We are also increasingly seeing countries adopt policy and laws that seek to entrench women in various sectors – especially the public sector as well as preferential procurement laws.  We are therefore seeing more women involved in political affairs and executive offices, as well as involved in commercial activity with the public sector and the more of these we have, the more chances we have at getting the message out at grassroots level.  A lot of this work has historically been done by NGOs but until we have a critical mass of women in leadership and decision-making offices or running successful businesses, what benefits are we explaining to women in rural areas?  We have to back up the information on existing laws with actual facts and figures of real Women whose lives have been transformed, otherwise many despairs in trying to pursue the benefits that would accrue from such policy and legislation.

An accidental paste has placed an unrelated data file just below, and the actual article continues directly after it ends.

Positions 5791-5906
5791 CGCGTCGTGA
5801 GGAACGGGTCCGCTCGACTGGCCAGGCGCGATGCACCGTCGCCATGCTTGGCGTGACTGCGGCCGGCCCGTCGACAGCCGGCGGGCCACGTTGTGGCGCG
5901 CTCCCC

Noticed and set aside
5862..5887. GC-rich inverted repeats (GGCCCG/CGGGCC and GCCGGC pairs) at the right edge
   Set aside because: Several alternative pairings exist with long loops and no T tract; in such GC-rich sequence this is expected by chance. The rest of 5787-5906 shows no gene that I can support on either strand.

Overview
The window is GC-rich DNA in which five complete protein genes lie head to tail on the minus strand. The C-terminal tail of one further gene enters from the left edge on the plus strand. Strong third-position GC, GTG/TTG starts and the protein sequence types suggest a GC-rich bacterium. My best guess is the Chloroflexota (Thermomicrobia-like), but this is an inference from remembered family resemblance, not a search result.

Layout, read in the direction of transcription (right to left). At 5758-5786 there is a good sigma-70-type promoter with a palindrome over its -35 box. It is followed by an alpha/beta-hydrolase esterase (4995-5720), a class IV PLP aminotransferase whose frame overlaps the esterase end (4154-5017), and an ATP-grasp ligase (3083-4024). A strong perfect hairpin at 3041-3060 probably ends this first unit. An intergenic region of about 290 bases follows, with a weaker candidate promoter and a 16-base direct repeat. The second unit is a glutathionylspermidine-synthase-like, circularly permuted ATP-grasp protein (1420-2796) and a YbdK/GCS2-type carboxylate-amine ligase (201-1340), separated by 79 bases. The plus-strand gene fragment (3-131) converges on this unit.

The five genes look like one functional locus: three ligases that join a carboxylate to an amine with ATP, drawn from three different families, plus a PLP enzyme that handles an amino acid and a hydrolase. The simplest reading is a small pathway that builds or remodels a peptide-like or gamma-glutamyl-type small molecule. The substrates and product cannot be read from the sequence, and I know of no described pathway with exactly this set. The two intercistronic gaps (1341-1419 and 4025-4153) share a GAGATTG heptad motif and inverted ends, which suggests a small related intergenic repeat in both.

As a career person who also loves her family how do you balance work-related activities with family time?

As a single mother, I have had to fight for that balance and I can assure you it is not easy.  Firstly, and most difficult – I banned TV and all electronic gadgets on school nights.  This means that from Sunday night to Thursday night, we have time for homework, dinner together, talk to each other, read together, play board games, play with the dogs or bunnies (four and two respectively), invent new ways of doing the same thing – you get the point. I try to make it back in time for dinner during weekdays, review homework and read a book together before bedtime. We are currently reading “The Land of Far Beyond” by Enid Blyton which means we read a chapter per night until we are done. During this time, I do not pick up calls – not even my mother – and certainly not work-related calls. Once the bedtime routine is done, I usually resume work, take conference calls between 9 and 11 pm then retire to bed. If I have to go out to dinner on a weekday, I will do so after I have put the young one to bed and if I can’t push it that far back, I will call and explain why I cannot make it home for dinner.